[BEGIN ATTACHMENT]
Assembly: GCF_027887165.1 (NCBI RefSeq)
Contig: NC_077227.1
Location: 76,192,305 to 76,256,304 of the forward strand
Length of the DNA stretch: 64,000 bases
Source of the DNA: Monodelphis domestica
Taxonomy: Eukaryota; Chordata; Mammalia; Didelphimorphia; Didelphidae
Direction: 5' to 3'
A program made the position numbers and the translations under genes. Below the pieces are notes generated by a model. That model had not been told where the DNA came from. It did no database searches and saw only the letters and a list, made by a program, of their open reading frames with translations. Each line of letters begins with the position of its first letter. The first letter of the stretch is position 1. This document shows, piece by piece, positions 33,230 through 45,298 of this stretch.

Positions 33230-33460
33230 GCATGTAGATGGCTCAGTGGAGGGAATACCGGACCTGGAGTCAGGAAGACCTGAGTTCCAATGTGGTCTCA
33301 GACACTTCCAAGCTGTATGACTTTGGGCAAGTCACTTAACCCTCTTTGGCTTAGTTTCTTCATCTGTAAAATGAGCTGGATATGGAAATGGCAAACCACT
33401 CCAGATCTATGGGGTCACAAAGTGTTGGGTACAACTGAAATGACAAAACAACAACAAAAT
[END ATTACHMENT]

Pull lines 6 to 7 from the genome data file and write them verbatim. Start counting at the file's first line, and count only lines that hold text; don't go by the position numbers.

Taxonomy: Eukaryota; Chordata; Mammalia; Didelphimorphia; Didelphidae
Direction: 5' to 3'